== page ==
Expert questions makeup of Penn St. case charity
A second top executive at The Second Mile appears to be leaving,
as the charity founded by former Penn State assistant football
coach Jerry Sandusky gets more scrutiny about how it was structured
Katherine Genevose, the foundation’s executive vice president
and wife of recently departed CEO Jack Raykovitz, is no longer
listed as a staff member on the charity’s website.
The Second Mile announced Wednesday that some employees would be
laid off by the end of the year, but it didn’t give details.
Genovese and other representatives of The Second Mile did not
respond to questions about her status. Her apparent departure was
first reported by the Harrisburg Patriot-News.
Penn State University and Sandusky have faced most of the
scrutiny over allegations that he sexually abused boys he met
through the charity’s programs. He has denied the charges, saying
in interviews that he showered and ”horsed around” with boys but
never sexually abused them.
Sandusky is set to appear in court on Tuesday to face more than
50 charges that accuse him of sexually abusing 10 boys over the
span of 15 years. Investigators also have questioned whether
Sandusky used charity funds to ”groom” the boys with extensive
An expert on nonprofit governance said that in retrospect there
were some questionable aspects to the basic structure of The Second
Michael L. Wyland, who advises nonprofits as a partner in the
firm Sumption & Wyland, recently analyzed the charity in an
essay that appeared online in The Nonprofit Quarterly.
Wyland said he’d never seen bylaws that identify the ”founder”
as a corporate officer and member of the board’s executive
committee. The arrangement meant that Jerry Sandusky’s duties
conflicted with the powers of the board’s chairman.
While it’s not unusual for a founder to be the public face of an
organization, Wyland said that board members have a legal
responsibility to the charity, not the founder. Sandusky’s
extensive powers in the bylaws could have hindered such
Wyland noted that there’s even a term in the nonprofit world for
such situations: Founder’s Syndrome.
The size of the Second Mile’s board is also unusual. There are
36 people on the state board, plus more on regional boards. With
that many people, ”what tends to happen is the full board is not
really able to exercise its responsibility. It’s hard to have
dialogue,” Wyland said.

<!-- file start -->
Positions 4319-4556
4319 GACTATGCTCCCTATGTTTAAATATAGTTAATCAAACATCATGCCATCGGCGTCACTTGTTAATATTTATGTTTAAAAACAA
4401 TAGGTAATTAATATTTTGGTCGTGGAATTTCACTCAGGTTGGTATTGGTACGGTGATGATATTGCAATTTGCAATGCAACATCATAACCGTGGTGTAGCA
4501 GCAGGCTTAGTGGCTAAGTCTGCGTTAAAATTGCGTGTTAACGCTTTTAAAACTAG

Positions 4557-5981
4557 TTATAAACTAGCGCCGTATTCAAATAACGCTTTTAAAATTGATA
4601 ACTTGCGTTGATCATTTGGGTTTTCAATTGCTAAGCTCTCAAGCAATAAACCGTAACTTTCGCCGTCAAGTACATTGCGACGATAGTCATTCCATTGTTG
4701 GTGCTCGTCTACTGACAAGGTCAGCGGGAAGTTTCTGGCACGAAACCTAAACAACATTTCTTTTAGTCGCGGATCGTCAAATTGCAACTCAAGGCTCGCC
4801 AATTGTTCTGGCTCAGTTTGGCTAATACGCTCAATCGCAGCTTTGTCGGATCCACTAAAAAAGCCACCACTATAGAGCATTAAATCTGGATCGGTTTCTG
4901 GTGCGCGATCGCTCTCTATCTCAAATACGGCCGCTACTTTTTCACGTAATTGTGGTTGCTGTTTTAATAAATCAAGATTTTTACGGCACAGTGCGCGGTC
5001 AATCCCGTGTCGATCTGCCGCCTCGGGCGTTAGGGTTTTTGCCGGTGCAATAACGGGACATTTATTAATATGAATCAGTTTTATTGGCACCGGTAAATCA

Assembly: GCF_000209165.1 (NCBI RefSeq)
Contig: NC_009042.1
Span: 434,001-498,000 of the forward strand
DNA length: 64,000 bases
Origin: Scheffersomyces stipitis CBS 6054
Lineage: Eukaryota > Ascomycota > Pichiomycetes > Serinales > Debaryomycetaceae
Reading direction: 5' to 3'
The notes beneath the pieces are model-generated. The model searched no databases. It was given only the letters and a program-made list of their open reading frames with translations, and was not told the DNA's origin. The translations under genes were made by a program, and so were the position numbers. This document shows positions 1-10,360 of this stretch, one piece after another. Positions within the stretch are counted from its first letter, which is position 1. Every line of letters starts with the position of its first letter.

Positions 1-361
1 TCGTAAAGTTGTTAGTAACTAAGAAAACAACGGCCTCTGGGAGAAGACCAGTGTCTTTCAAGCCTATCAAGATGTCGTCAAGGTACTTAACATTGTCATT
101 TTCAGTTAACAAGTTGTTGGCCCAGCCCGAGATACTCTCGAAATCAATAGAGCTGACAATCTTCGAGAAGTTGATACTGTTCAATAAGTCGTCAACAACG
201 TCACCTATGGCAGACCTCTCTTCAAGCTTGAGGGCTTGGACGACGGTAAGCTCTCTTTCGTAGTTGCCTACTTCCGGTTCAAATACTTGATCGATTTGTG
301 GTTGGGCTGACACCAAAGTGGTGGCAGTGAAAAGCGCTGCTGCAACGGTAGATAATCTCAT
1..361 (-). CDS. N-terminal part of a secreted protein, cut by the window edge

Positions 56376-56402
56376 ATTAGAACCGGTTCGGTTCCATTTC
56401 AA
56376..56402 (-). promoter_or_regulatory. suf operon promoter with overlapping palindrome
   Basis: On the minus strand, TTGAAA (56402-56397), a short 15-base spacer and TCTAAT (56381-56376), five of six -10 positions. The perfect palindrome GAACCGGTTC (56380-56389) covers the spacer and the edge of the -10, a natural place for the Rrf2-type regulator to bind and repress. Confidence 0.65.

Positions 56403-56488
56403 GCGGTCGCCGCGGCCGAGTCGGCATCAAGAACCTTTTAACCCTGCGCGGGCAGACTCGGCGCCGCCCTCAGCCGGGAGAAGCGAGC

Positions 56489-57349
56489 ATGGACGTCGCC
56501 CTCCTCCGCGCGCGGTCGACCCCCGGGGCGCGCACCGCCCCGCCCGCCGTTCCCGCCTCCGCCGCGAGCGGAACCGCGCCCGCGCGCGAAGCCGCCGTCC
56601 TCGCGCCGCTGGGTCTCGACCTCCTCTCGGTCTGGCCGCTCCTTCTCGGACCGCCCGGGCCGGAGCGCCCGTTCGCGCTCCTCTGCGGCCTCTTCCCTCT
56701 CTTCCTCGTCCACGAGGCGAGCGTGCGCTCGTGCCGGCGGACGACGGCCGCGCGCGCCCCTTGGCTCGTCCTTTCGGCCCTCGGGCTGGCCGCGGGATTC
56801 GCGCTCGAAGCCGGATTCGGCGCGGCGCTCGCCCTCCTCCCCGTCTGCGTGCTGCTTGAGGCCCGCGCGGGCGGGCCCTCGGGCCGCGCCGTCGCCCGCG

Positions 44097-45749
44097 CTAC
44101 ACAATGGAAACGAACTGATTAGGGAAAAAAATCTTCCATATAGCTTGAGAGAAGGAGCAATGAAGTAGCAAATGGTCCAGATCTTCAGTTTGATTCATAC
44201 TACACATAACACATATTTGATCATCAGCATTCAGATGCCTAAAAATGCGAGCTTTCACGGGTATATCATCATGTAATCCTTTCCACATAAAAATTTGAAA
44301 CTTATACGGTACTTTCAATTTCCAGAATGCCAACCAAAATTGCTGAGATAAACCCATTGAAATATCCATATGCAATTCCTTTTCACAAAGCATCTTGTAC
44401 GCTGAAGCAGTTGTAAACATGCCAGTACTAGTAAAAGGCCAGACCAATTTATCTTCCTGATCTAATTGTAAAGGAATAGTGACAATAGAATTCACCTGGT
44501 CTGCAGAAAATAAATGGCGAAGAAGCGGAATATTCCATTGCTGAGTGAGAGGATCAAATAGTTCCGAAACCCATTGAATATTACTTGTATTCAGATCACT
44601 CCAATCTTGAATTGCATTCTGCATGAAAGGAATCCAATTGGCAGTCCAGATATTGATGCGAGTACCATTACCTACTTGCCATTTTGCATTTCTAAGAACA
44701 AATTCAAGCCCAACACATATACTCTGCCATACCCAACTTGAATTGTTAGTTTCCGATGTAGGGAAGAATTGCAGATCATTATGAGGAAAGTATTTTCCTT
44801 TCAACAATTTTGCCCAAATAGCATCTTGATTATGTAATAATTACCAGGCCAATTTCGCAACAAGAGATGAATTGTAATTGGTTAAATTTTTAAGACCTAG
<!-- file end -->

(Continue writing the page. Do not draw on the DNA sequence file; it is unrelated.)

He also noted that Raykovitz, the CEO who resigned after
Sandusky’s arrest last month, is married to Genovese, the executive
vice president who is no longer listed on the charity’s
Wyland said that’s a management conflict-of-interest, as
Raykovitz would normally have been expected to review Genovese’s
performance and set her compensation. He noted that Raykovitz and
Genovese also had formal oversight of contributions, solicitations
and financial records.
”The combination of those things makes it very unusual for the
CEO and the spouse to have that level of control over income and
expenditure,” said Wyland, who added that such situations should
But Wyland said the tendency to blame Second Mile board members
may be excessive.
”There’s this temptation to say, they should have known. Well,
not always,” Wyland added, especially when someone involved with
an organization is making extensive efforts to hide the details of
He also noted that a district attorney didn’t press charges
against Sandusky after investigating some complaints, meaning that
Raykovitz could have credibly believed that the allegations were
The Second Mile has hired Lynne Abraham, who served as the top
prosecutor in Philadelphia for nearly two decades, to help it
conduct an internal investigation to assess policies and make
recommendations regarding its future.
Meanwhile, a new poll suggests that the public has mixed
feelings about some people implicated in the scandal.
About half of Pennsylvanians surveyed for a poll released Friday
support the firing of Penn State football coach Joe Paterno,
although many say they still have a favorable opinion of him after
the child sex-abuse scandal that erupted last month.
The poll conducted by Connecticut’s Quinnipiac University found
52 percent of registered Pennsylvania voters surveyed supported the
decision of the Penn State Board of Trustees to oust the longtime
coach, with 43 percent opposing the move.
Paterno and school President Graham Spanier lost their jobs in
the wake of the Sandusky scandal.
Spanier didn’t fare so well in the poll. An overwhelming
majority favored his dismissal – 74 percent to 13 percent.
Begos reported from Pittsburgh.